The Special Forest Hills District (FH) is centered on Austin Street, a vibrant commercial hub that serves the residents of Forest Hills and the surrounding area with a successful mix of shops and restaurants. Bounded by Queens Boulevard, Ascan Avenue, the Long Island Railroad (LIRR) and Yellowstone Boulevard, the district encompasses a 10-block area; its provisions for glazing, retail continuity and sidewalk cafes, as well as restrictions on curb cuts , support an attractive and pedestrian-friendly shopping area. The district supports efficient building floor plates by eliminating the rear yard requirement for commercial and community facility uses on properties along Austin Street adjoining the LIRR. Additional bulk requirements ensure predictable building envelopes and provide a transition in building scale from lower-rise buildings on Austin Street to taller buildings along Queens Boulevard.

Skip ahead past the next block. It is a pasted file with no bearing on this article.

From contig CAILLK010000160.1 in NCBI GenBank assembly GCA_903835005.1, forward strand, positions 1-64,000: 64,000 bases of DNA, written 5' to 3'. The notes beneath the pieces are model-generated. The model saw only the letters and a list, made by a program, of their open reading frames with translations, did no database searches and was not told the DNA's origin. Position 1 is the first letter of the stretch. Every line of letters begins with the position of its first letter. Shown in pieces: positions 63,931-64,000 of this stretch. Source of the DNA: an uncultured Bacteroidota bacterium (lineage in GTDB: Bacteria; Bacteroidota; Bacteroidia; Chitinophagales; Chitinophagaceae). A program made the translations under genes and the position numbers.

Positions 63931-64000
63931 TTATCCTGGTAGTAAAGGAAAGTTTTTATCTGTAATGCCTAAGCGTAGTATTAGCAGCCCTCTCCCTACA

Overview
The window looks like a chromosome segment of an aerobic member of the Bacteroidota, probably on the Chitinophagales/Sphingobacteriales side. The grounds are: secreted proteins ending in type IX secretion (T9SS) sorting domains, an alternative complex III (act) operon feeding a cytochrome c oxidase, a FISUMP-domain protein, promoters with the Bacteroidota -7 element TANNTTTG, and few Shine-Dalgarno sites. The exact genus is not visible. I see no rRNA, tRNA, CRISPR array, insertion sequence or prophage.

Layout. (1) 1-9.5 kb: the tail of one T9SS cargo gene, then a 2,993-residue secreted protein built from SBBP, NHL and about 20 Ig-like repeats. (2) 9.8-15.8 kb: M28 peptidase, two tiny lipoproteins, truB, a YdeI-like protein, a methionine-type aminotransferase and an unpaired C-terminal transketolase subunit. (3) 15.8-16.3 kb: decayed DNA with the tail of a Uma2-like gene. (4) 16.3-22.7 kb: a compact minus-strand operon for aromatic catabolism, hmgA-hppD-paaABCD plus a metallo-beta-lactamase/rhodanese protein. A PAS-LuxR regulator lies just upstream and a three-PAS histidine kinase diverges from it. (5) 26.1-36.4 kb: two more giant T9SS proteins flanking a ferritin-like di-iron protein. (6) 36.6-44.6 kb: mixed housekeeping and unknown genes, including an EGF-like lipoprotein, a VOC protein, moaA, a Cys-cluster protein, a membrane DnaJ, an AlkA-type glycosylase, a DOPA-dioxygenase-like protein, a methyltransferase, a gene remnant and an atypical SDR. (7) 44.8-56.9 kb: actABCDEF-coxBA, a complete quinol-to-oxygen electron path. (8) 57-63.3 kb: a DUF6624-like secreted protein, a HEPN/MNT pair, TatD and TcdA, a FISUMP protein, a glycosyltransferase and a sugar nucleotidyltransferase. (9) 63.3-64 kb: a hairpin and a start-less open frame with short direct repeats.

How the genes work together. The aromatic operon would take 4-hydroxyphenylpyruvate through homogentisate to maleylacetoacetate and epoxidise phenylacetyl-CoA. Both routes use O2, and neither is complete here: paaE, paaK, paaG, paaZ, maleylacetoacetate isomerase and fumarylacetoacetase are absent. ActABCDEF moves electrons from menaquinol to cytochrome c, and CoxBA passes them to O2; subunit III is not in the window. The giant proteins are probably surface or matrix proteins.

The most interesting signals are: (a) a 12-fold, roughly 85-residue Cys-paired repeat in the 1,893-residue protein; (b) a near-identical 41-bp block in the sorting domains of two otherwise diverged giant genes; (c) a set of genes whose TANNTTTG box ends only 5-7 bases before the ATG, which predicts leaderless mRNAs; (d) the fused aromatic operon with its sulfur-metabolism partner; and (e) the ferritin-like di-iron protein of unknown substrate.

The Special Long Island City Mixed Use District (LIC) promotes the development and expansion, at varying densities, of the longstanding mix of residential, commercial, industrial and cultural uses found in its four subdistricts—Court Square, Queens Plaza, Hunters Point and Dutch Kills. Paired districts combine a manufacturing and a residential district, as in the Special Mixed Use District, and are mapped in the Queens Plaza, Hunters Point and Dutch Kills Subdistricts.